The decline in cultivation of opium in Afghanistan and domestic instability has led Myanmar to become the world’s largest source of opium, the United Nations said in a report on Tuesday.
The decline in opium cultivation to an extent of 95% in Afghanistan after a drug ban by the Taliban in 2022 has seen universal supply shifted to Myanmar, where socioeconomical and political instability brought about by a 2021 coup drove many to poppy cultivation, the UN Office on Drugs and Crime (UNODC) report said.
Myanmar farmers now earn about 75% more from opium poppy farming, as average prices of the flower have reached about $355 per kilogram and the cultivation area has increased by 18% year on year, from 40,100 to 47,000 hectares, boosting the potential yield to its highest level since 2001, the UNODC said.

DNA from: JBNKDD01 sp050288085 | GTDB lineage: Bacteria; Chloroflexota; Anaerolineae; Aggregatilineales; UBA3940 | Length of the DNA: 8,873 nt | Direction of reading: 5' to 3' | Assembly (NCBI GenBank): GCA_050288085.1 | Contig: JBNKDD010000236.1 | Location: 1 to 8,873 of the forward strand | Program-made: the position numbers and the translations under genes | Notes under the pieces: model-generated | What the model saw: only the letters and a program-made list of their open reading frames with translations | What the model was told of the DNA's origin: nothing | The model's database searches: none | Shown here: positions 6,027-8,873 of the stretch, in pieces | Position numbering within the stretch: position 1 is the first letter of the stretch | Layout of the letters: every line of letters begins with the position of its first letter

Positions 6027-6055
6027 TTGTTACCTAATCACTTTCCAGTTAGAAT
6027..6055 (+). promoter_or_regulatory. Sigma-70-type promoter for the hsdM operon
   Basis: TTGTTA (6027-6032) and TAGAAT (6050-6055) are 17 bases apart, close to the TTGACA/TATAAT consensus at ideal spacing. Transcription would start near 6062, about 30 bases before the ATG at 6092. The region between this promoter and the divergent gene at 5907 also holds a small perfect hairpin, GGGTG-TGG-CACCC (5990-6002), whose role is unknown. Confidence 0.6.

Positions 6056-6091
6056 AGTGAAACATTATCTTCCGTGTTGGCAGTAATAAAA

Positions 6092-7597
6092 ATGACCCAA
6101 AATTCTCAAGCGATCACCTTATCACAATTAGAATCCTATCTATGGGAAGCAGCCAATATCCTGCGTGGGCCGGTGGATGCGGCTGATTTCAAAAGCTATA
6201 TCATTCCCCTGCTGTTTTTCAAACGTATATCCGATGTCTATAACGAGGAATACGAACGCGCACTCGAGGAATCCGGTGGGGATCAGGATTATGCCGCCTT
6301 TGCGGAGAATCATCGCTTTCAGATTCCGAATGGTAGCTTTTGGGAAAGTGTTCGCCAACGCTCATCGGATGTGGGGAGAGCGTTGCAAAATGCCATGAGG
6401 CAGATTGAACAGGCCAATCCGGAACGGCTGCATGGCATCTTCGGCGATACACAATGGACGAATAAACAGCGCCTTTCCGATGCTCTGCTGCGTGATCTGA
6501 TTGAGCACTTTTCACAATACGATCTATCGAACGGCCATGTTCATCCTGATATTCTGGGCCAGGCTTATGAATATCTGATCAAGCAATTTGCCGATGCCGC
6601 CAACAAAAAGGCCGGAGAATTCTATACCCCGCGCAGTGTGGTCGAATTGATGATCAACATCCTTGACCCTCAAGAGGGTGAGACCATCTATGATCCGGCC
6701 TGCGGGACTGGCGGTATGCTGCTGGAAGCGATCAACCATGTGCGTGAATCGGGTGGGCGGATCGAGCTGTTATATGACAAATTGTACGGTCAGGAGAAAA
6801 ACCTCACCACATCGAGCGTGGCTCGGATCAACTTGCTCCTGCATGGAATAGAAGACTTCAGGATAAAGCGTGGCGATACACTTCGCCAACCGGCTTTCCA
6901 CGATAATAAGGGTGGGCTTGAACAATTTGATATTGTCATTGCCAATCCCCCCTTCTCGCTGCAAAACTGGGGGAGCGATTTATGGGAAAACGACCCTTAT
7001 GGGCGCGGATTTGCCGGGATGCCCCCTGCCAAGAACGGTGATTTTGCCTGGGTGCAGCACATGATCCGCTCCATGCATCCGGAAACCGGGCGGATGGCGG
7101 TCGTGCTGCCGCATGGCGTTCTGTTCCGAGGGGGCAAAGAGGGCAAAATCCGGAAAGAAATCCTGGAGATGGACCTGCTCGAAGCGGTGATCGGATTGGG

“The economic, security and governance disruption that followed the military takeover of February 2021 continue to drive farmers in remote areas towards opium to make a living,” UNODC Regional Representative Jeremy Douglas said.
Opium farming areas spread most in Myanmar’s border regions in northern Shan State, followed by Chin and Kachin states, as yield expanded by 16% to 22.9 kg/ha because of more sophisticated cultivation practices, UNODC report said.
The rise in fighting between the Myanmar military and armed ethnic-minority groups will most likely accelerate the expansion of opium cultivation, Douglas said.
The expansion of opium farming feeds into a spreading illicit economy in Myanmar that include high levels of synthetic drug manufacturing and trafficking as well as other criminal initiatives from money laundering to online scam center run by organized crime.